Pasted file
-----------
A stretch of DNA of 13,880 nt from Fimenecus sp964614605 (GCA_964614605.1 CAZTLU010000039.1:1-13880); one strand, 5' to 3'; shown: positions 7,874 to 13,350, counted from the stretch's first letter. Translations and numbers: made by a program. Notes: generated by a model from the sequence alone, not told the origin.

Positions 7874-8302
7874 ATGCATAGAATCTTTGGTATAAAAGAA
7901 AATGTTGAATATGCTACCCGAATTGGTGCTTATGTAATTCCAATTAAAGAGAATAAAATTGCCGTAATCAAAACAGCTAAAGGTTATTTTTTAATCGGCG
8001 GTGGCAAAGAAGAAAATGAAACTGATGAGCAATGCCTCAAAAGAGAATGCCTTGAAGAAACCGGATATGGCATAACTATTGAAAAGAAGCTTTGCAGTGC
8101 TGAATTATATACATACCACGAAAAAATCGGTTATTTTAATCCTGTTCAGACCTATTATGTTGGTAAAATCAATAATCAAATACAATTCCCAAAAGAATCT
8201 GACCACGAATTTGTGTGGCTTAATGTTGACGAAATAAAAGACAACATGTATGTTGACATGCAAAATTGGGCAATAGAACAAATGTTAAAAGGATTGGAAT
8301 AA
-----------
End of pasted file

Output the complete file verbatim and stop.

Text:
A stretch of DNA of 13,880 nt from Fimenecus sp964614605 (GCA_964614605.1 CAZTLU010000039.1:1-13880); one strand, 5' to 3'; shown: positions 7,874 to 13,350, counted from the stretch's first letter. Translations and numbers: made by a program. Notes: generated by a model from the sequence alone, not told the origin.

Positions 7874-8302
7874 ATGCATAGAATCTTTGGTATAAAAGAA
7901 AATGTTGAATATGCTACCCGAATTGGTGCTTATGTAATTCCAATTAAAGAGAATAAAATTGCCGTAATCAAAACAGCTAAAGGTTATTTTTTAATCGGCG
8001 GTGGCAAAGAAGAAAATGAAACTGATGAGCAATGCCTCAAAAGAGAATGCCTTGAAGAAACCGGATATGGCATAACTATTGAAAAGAAGCTTTGCAGTGC
8101 TGAATTATATACATACCACGAAAAAATCGGTTATTTTAATCCTGTTCAGACCTATTATGTTGGTAAAATCAATAATCAAATACAATTCCCAAAAGAATCT
8201 GACCACGAATTTGTGTGGCTTAATGTTGACGAAATAAAAGACAACATGTATGTTGACATGCAAAATTGGGCAATAGAACAAATGTTAAAAGGATTGGAAT
8301 AA